The Sentry alarm and key features and functions.


The app can be used with or without owning a Sentry alarm. If the user does own an alarm, it can be paired with the app, and the alarm's status and information may be viewed through the app. The app has several key features to help users:

1. Sentry alarm – The Sentry app provides updates on the status of the alarm for remote viewing (this is useful for people who work far from home and want to check in). You don’t need a Sentry alarm to use

the app – this makes information regarding natural disaster preparedness

accessible to a wider audience of people who may not be able to purchase a standalone alarm.

2. Newsfeed – See informational posts from your local government about risk levels (e.g. wildfire risks based on weather conditions) and discover websites and resources for preparing yourself and your household.

3. View alerts – Normal alerts tell you when things are dire and evacuation is necessary, but Sentry helps keep you informed and prepared by having multiple severity levels.


A color-coded light comes on: yellow (be aware), orange (get prepared), and red (evacuate now). Each level will present the user with information and advice. For example, a wildfire in a nearby city would prompt the user with a "get prepared" notification that gives them a list of important items to collect in the event that evacuation is necessary.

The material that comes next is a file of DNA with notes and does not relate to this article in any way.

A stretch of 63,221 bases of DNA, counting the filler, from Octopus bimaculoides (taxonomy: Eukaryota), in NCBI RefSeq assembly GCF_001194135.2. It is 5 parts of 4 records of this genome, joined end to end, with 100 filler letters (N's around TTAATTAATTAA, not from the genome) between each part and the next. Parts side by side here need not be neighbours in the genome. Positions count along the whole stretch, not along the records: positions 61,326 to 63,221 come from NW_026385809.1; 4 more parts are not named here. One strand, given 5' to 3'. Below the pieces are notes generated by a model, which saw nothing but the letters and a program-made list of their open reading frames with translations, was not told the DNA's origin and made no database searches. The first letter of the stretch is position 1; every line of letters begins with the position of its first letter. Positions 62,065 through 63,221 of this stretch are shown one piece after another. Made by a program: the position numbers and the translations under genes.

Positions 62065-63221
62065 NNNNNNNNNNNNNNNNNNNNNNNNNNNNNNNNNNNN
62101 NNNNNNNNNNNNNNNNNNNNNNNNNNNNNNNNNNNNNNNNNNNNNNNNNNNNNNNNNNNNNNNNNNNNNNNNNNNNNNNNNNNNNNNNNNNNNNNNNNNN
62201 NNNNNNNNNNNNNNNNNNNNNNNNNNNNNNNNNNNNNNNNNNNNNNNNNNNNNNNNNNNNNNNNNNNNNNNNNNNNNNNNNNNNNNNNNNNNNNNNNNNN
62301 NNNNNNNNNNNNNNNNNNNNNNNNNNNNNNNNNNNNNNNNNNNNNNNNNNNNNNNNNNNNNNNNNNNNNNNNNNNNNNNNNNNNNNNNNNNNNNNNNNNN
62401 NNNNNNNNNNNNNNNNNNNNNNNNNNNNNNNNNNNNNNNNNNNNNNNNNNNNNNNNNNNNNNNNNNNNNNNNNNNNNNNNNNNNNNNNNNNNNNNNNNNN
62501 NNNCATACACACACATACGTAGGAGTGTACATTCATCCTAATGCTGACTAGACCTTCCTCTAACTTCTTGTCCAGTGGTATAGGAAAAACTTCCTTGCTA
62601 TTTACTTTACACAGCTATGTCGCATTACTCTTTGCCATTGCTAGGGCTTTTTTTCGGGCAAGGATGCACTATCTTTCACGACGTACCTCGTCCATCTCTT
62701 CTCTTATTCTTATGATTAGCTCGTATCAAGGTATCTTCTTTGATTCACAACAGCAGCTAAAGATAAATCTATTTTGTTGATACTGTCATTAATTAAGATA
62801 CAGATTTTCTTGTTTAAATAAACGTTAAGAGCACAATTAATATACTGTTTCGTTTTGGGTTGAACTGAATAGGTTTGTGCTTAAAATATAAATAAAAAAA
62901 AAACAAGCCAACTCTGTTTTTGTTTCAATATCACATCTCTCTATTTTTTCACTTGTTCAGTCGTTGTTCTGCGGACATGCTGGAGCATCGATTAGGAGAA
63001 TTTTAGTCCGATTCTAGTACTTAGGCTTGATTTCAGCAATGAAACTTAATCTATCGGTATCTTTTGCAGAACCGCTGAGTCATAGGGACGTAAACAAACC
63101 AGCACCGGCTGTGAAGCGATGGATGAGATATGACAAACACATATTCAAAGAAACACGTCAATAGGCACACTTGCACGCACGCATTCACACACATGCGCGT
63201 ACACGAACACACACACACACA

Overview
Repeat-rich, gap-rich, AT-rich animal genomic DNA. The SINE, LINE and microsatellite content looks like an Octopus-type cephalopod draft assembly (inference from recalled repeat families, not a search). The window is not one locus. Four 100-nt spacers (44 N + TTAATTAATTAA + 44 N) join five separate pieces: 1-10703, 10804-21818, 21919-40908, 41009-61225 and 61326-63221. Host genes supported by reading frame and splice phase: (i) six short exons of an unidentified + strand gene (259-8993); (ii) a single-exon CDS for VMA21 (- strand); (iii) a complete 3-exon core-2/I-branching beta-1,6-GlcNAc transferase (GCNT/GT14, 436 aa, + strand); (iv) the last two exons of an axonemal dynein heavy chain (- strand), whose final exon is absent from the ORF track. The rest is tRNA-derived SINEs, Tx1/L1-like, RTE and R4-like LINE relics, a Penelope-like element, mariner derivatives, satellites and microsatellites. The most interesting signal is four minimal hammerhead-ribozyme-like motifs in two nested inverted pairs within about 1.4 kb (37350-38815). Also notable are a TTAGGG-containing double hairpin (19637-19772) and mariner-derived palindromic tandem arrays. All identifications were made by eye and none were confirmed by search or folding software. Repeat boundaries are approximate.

4. Emergency kit – Another helpful feature of the Sentry app is keeping track of your kit. You can input information about your household (e.g. how many children, how many pets?) and get a computer-generated list of emergency supplies that are recommended based on your location.

You can then check items off the list as you acquire them and log them in the app. By doing this, Sentry will be able to send you reminders to maintain your kit – meaning, check the batteries in your flashlight or swap out expired food.